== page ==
Tower of Love Was an Ambitious Idea That Failed

A nice introduction for my unfinished ZX81 adventure game from 1984.

Tower of Love, ZX81 screen shot, by Steven Reid, 1984I had lots of ideas as a teenager. Many of them became actual programs, while others languish in my notebooks. Others made it a bit further, becoming programs on my ZX81, but never finished. A journey abandoned is still a journey. Let’s explore one such program this month: Tower of Love.

A quick introduction.
If you give the program a try, you’ll find it isn’t much more than a pretty shell. But man, isn’t that shell looking nice? I had a lot of fun creating the artwork for the game. Both in realistic pencil drawings and in ZX81 characters. For example, here is some of the artwork I produced.

[Image]Tower Of Love Sketches by Steven Reid, on Flickr

[Image]Tower Of Love Sketches by Steven Reid, on Flickr

I’m not going to win any art contests with them, but they served as a the foundation for the game images themselves. Although one of these made it into the program, they do show you how I move from concept to implementation.

[Image]Tower Of Love Sketches by Steven Reid, on Flickr

These full screen intros are pretty commonplace now, but were still gaining ground when I was kid. For one, they took up a lot of memory. Given the ZX81’s minuscule amount, most games focused on content rather than glamour. In many ways, I prefer that over today. Having good game mechanics should be first, with adding glossy images afterwards.

In my case, I focused more on the surface without digging into the depths of the game. If you read the text, I sure had some ambitious ideas for the game. Reading all that, I can’t see how I would have gotten one or two of those elements actually in a game. Which, to be honest, is most likely why I never finished it.

Ambition ≠ Execution
Tower of Love, Instructions—Page 1, ZX81 screen shot, by Steven Reid, 1984Which gets to my point. If you look at the code, you’ll find straight forward PRINT routines. Nothing you wouldn’t expect from any other program I’d written. But the meat isn’t there. Nothing. Nada. I dreamed up ideas, but this one never made the cut.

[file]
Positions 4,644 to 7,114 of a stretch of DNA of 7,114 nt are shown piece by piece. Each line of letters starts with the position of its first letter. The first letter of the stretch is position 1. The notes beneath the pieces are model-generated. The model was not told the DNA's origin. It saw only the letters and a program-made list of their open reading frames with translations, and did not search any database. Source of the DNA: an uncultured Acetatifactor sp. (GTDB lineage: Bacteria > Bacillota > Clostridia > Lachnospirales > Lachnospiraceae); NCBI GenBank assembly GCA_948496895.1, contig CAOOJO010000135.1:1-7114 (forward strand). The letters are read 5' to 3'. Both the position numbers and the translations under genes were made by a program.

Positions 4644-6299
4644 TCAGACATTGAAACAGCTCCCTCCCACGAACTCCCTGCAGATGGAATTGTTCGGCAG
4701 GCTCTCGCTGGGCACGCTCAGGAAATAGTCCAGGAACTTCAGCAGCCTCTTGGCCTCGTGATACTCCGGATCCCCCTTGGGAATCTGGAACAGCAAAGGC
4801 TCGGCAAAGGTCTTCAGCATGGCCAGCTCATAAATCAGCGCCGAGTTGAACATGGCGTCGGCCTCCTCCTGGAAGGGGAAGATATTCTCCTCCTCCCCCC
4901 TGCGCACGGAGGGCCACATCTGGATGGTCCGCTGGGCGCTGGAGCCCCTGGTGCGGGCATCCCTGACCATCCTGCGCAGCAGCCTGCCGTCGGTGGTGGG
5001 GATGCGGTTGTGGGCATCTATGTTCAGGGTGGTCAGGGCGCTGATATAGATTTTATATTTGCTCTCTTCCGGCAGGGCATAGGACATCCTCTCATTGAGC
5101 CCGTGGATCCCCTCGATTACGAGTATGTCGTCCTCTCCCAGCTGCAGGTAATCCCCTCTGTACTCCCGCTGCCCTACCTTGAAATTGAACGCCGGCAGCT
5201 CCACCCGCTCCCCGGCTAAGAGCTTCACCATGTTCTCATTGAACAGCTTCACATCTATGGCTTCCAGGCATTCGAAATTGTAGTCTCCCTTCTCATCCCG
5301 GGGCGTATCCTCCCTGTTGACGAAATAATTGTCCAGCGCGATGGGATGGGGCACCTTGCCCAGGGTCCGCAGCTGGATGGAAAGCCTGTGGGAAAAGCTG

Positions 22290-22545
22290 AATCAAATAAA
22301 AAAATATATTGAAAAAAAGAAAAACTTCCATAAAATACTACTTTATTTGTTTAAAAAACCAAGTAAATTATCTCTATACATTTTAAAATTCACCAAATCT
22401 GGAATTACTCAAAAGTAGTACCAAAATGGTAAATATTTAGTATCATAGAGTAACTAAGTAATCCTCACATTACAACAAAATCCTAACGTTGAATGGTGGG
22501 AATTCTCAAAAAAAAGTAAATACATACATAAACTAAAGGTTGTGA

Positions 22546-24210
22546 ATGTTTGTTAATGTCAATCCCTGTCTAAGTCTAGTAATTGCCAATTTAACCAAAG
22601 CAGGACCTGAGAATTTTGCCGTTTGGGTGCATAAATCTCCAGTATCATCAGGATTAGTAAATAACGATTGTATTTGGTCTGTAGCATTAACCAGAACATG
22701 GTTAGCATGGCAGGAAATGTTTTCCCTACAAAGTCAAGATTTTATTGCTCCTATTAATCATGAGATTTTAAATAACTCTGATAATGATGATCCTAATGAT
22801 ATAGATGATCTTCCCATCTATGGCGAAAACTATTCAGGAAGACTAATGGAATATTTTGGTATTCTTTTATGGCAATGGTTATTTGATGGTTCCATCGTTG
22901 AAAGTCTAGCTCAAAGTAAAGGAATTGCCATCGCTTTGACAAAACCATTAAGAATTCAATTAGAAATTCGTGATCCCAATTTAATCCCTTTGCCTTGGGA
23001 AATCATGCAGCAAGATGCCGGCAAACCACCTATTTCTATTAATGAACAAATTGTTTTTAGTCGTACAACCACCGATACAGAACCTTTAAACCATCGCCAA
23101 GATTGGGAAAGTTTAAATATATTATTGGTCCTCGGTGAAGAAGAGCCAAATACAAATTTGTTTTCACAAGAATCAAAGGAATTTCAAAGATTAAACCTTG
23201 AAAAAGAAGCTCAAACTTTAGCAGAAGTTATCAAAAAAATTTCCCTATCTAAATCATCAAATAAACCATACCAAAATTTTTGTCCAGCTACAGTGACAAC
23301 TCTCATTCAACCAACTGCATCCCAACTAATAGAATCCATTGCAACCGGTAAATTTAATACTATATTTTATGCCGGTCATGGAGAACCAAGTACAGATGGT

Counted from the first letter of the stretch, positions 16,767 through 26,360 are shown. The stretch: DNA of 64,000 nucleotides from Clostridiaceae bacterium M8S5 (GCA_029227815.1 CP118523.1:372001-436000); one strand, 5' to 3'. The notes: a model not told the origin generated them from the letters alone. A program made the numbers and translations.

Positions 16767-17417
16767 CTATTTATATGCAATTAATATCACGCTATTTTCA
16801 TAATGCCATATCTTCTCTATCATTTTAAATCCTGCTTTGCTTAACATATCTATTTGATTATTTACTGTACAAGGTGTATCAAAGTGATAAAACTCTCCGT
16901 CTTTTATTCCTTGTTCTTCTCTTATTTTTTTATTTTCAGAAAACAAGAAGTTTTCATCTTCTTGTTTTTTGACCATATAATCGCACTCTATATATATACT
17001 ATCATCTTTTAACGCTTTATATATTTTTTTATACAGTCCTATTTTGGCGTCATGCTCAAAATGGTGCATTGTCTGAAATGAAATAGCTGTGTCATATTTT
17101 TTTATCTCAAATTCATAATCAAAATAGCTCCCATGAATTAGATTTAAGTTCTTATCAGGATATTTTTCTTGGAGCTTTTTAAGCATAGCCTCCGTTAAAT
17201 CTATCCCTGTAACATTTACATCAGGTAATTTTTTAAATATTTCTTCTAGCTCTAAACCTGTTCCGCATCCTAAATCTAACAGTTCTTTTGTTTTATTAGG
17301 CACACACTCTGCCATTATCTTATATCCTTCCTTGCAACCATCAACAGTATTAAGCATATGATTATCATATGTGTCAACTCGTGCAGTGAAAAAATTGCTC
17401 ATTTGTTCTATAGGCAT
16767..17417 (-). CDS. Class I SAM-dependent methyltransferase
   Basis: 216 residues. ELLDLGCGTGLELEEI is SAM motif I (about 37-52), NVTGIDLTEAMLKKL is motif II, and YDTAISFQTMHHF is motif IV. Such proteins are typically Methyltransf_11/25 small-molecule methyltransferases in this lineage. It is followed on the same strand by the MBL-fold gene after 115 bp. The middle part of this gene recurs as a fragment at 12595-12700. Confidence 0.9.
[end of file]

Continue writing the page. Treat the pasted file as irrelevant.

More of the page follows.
It’s too bad as the game actually looks interesting. The idea of saving mankind from evil by making your way to a tower has some merit. The map I created, but didn’t add, is intriguing if a bit vague. I never managed to add it, instead moving on to other programs. Which, is pretty much the norm. Not everything makes the cut.

Tower of Love, Instructions—Page 1, ZX81 screen shot, by Steven Reid, 1984As I noted before, my notebook is full of ideas. Some made it into games. Others stayed on paper. As the title noted, ambition doesn’t always equate to execution. Tower of Love is one of many failed attempts. And, that is okay. Not everything was possible, or worth the effort.

And, if you think this is ambitious, you should see what I found when digging to find the design notes above. To my surprise, I had created a more graphic vision for the game. I have no clue what I would have done with that screen, gut it sure is nice to look at.

[Image]Tower Of Love Sketches by Steven Reid, on Flickr

P.S. that dragon at the bottom is actually from another game of mine. My remake of Dragon’s Lair.

Reasons to move on.
It may surprise you, but many ideas weren’t abandoned because they were hard. In some cases, it was because they were too easy or plain dumb. Some games were doable, but at the time I wasn’t quite sure how to make them. For those reasons, they died the death of being too early.

In the case of Tower of Love, it wasn’t because it was too ambitious. Instead, it was most likely due to overthinking things. I had a clear idea in mind, but no real plan. The notes above show that I spent a lot of time on the presentation, but there isn’t much meat. I suspect that I gave up when I got to the point of building something.

I mean, I spent the time to build the introduction. I generally didn’t abandon games once they made it to that stage. Yet, without a good path forward development stalled. If I’d started with game play—a task to complete, things to do, etc.—I’d have kept going. But, I suspect the ideas I did have led to a not so fun game. Why spend time building something I didn’t want to play it myself. Worse, if I’d compromised from the original promise, the game would have fallen flat. Why bother.

So, in the end all I have are some sketches and an idea. Given my intervening experiences, I’m sure I could put something together now that would work. In fact, I’d start with that second screen and try to make an interesting graphic game. Of course, the ZX81’s limitations temper my ambitions, even today. Perhaps someone else will read this and find inspiration.

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